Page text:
1. ORGANISATIONAL AND EMPLOYEE CONSIDERATIONS:

To support the confidentiality and integrity of the data, the organization should develop system threat models to secure all the components of teleworking and remote access solutions as they continue to access secured resources. Some of the other considerations could include:

  1. Access to restricted systems:

As the organizations move towards remote/tele working, systems that have to-date only been accessible on-site, may need to be made available for remote access. It is vital for these systems to be reconfigured appropriately and for further authentication measures (such as Multi Factor Authentication) to be required to ensure the integrity of these key systems in a teleworking environment. Additionally, the employees should cycle between unique passwords and strong passphrases for all their accounts while only accessing proprietary and confidential information via a secure connection.

Further, the organization must keep logs of which employee accesses which segment of the company’s data or perhaps implement limitations on which employee can access which data.

  1. Availability of IT resources for teleworking:

It is quite possible that organizations will struggle to meet the demand for organization-issued devices that may be used for teleworking, simply because a large portion of the non-remote workforce has begun teleworking. This means that the organization is left with the option of either permitting their employees to utilize personal devices to access organization systems or to deploy older, stored laptops and other devices.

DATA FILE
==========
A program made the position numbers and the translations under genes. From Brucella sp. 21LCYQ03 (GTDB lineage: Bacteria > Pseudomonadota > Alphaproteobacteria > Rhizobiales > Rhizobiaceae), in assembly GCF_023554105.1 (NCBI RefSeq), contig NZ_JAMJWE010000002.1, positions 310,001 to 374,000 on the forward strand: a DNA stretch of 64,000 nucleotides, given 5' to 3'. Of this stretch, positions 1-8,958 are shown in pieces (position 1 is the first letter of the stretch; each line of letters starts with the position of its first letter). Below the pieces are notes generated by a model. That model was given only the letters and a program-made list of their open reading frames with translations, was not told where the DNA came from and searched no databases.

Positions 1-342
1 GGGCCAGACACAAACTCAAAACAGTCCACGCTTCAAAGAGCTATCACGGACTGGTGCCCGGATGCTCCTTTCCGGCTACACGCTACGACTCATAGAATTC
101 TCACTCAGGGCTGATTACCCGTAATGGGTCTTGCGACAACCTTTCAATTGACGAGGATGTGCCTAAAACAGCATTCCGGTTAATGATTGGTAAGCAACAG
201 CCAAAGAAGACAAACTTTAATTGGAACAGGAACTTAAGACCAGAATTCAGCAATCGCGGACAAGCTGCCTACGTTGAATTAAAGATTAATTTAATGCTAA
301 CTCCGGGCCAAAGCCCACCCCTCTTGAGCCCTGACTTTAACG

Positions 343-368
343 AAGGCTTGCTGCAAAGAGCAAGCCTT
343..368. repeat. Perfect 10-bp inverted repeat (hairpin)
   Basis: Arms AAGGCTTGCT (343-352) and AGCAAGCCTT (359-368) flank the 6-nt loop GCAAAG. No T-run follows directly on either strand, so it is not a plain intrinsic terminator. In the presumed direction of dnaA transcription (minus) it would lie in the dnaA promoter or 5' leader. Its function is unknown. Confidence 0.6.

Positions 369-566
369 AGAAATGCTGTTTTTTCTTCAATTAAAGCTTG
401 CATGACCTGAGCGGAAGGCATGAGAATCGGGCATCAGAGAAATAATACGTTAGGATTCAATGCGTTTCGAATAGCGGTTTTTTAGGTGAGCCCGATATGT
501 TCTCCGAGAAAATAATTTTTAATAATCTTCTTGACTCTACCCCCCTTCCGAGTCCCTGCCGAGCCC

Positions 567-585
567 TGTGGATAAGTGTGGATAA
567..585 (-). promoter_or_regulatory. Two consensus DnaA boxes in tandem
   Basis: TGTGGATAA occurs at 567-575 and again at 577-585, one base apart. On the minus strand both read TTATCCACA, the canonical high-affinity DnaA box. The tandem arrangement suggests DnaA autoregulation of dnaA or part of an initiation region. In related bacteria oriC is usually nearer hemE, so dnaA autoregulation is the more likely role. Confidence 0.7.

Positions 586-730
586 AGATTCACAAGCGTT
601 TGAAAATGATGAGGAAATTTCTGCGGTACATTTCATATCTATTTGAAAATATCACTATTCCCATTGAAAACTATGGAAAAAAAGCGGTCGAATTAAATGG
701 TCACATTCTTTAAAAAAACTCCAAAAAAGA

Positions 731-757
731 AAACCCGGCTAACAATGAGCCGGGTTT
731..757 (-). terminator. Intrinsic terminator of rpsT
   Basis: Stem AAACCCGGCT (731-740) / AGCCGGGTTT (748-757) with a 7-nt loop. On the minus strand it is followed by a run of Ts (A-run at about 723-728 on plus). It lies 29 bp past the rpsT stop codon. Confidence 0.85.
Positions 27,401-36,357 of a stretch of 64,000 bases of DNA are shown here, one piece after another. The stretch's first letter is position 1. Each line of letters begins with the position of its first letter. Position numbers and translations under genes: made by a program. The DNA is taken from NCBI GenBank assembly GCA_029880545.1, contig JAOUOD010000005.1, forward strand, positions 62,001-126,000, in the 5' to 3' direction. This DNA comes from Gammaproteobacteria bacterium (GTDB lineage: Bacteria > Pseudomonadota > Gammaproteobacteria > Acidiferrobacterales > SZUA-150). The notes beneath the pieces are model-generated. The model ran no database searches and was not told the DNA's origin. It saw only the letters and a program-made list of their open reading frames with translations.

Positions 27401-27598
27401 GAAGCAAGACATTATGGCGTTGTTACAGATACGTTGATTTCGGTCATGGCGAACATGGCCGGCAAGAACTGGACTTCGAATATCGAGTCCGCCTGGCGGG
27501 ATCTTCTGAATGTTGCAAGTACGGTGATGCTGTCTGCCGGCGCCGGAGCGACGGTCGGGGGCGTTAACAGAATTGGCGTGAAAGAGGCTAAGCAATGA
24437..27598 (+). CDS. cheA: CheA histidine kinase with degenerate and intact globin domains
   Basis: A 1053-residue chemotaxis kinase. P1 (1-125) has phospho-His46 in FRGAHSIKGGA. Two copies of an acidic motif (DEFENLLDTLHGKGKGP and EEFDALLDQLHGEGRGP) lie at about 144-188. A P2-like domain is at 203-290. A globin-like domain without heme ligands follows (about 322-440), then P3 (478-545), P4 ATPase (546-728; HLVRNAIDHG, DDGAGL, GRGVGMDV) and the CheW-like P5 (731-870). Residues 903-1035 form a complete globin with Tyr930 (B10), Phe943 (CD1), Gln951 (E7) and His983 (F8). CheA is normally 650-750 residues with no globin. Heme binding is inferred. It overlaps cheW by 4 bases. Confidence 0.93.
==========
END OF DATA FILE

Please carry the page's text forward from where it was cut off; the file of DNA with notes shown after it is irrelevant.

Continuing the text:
While neither of these scenarios are ideal, it is imperative for the organization to be flexible and in doing so implore the employees to keep their security and antivirus software up to date while regularly back up all important files on the devices, in addition to alternative devices, which they shall use to continue teleworking.

  1. Phishing attacks:

Remote working will increase the chances of employees falling victim to phishing attacks. Organizations may choose to set-up a security awareness session educating the employees of certain best practices to follow in order to identify and report suspicious activity. Some of the tips that the European Network and Information Security Agency (ENISA) provides, to avoid phishing attacks, include:

  1. Remote connections:

While the utilization of VPN’s (Virtual Private Networks) in tunnels and other IT solutions may allow for an increased remote connection load, the organization should ensure each employee ‘logs in’ via a secured and uncompromised connection to minimize the higher risk of malicious connections. A VPN tunnel allows the employee to access the organization’s computing resources through the secure tunnel.

  1. Data privacy risks: